Which companies top this year’s ICm20?

Never has there been more upheaval in our ICm20 ranking of the world’s largest crane manufacturers and it is up again, for the fourth consecutive year. ICST reports

Never has there been more upheaval in our ICm20 ranking of the world’s largest crane manufacturers and it is up again, for the fourth consecutive year. ICST reports

What a year it was for crane manufacturers. The long established ICm20 ranking has changed more this year than ever before. It was already building up to a big change last year but extra factors have further driven the extent of this year’s developments.

Covid-19 pandemic
Overall growth in the table this year is 11.8 per cent – not the enormous 18.6 % of last year but still double digits and very strong, especially when you consider it was achieved during a global pandemic.

This year’s total value of the 20 largest companies is US$36,944,945,662 in sales. Last year it was $33,030,964,704. Having added $3.9 billion in a year is a chunk by anyone’s measure.

What makes this increase even more surprising is that 16 of the 20 companies (80 %) in the table showed a decline in sales over the previous year. Less surprising to some might be that the four companies showing growth are all Chinese manufacturers.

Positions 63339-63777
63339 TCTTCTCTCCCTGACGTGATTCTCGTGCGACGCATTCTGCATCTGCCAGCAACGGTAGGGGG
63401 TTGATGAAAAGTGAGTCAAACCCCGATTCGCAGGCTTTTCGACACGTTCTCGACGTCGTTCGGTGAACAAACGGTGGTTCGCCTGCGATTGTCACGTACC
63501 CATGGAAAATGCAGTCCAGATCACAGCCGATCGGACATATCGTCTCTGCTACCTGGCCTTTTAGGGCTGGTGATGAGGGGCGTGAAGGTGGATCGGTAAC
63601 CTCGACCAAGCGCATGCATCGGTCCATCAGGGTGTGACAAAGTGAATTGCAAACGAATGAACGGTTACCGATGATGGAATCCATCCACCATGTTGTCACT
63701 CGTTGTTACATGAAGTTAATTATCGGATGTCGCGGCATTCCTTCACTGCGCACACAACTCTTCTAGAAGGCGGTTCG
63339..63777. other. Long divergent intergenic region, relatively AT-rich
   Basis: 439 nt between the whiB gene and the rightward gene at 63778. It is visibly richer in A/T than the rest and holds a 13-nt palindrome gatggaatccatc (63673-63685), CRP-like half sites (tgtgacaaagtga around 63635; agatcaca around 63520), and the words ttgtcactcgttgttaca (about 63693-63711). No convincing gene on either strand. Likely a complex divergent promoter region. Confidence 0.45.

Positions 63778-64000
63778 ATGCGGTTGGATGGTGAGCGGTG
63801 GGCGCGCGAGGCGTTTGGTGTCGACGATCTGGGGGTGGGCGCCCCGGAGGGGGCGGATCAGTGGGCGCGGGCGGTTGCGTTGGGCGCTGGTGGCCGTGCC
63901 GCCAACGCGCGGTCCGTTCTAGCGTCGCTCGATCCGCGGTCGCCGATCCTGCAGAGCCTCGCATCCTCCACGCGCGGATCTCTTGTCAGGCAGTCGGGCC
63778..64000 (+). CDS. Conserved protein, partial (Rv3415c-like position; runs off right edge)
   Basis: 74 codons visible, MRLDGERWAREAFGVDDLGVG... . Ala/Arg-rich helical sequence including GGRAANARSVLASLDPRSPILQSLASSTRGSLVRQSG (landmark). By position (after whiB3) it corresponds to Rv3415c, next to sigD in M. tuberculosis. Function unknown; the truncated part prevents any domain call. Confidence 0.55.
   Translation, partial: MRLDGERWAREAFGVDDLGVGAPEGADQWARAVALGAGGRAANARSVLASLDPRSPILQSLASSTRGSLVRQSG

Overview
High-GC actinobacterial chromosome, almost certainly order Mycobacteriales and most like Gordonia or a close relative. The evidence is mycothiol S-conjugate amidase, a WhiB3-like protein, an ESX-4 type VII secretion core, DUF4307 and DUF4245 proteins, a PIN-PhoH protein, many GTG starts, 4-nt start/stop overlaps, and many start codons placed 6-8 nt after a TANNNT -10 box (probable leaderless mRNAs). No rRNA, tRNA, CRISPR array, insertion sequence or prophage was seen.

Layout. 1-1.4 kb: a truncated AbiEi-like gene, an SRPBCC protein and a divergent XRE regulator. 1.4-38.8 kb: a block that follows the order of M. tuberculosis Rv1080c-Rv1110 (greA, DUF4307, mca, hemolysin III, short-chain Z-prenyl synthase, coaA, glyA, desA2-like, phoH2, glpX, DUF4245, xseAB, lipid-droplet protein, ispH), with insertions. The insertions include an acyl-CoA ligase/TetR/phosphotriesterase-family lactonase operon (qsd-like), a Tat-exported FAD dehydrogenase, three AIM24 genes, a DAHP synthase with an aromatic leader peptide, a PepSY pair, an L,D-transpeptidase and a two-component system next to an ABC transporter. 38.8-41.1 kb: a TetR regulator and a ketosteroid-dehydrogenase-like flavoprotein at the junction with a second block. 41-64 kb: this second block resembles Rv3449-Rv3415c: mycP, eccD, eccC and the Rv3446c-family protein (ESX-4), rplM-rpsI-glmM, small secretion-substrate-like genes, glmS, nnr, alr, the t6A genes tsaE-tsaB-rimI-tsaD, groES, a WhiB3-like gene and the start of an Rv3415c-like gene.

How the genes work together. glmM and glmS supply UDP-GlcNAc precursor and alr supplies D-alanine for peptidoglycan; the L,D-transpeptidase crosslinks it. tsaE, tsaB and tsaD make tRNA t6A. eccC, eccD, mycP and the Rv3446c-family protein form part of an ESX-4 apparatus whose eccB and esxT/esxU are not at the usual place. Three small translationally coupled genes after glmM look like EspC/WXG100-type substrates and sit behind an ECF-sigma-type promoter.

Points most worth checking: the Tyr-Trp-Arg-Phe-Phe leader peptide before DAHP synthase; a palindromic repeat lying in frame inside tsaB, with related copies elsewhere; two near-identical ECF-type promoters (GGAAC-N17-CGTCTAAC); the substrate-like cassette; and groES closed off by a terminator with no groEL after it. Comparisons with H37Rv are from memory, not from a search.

After a quick response to deal with the virus early-on, China soon continued with its infrastructure development programme where domestic manufacturers for all types of construction equipment and cranes worked flat-out to meet demand. It should be noted these figures in the table are for crane-related activity.

Combined with the falls at the other manufacturers, the growth among the four Chinese manufacturers has meant they have all improved their positions in the table, by between one and three places.

We have a new number one. China’s XCMG is now at the head of the table, displacing Liebherr which has led the ICm20 for longer than many people will remember. An amazing 74 % increase over the previous year drove its three place rise from 4th last year. It should be noted that also contributing to this enormous rise is the inclusion of a figure for sales revenue from its tower crane division for the first time.

Zoomlion, China
Now up to second place from third, displacing Konecranes, is Zoomlion, also from China. This giant’s rise was 58 % and all from an increase in sales, most of which was from its domestic market.

Liebherr in third place saw a decline of 7.9 %, in line with what was expected as a result of a negative impact of the pandemic outside China. Konecranes, in 4th place, had a more modest decline of 4.4 % over the previous year, from €3.7 to €3.2 billion.

After that and up one place in 5th is the next Chinese company, port crane and equipment manufacturer ZPMC. Its increase in percentage terms was 40 %, or close to $1 billion, up from $2.5 to $3.4 billion. Next is the fourth Chinese manufacturer Sany, up two places from 8th last year with a massive, 57 %, rise, adding RMB 8 billion to its just under RMB 14 billion total last year.

ICm20 previous years
Back in Europe and to Cargotec which, having occupied third place in the ICm20 for many years, dropped two places in 2020 and a further two this year, putting it now in seventh. Its decline was 13 %, more in the port and offshore crane segments than in the Hiab loader crane and handling equipment division, from €2.5 to 2.2 billion overall.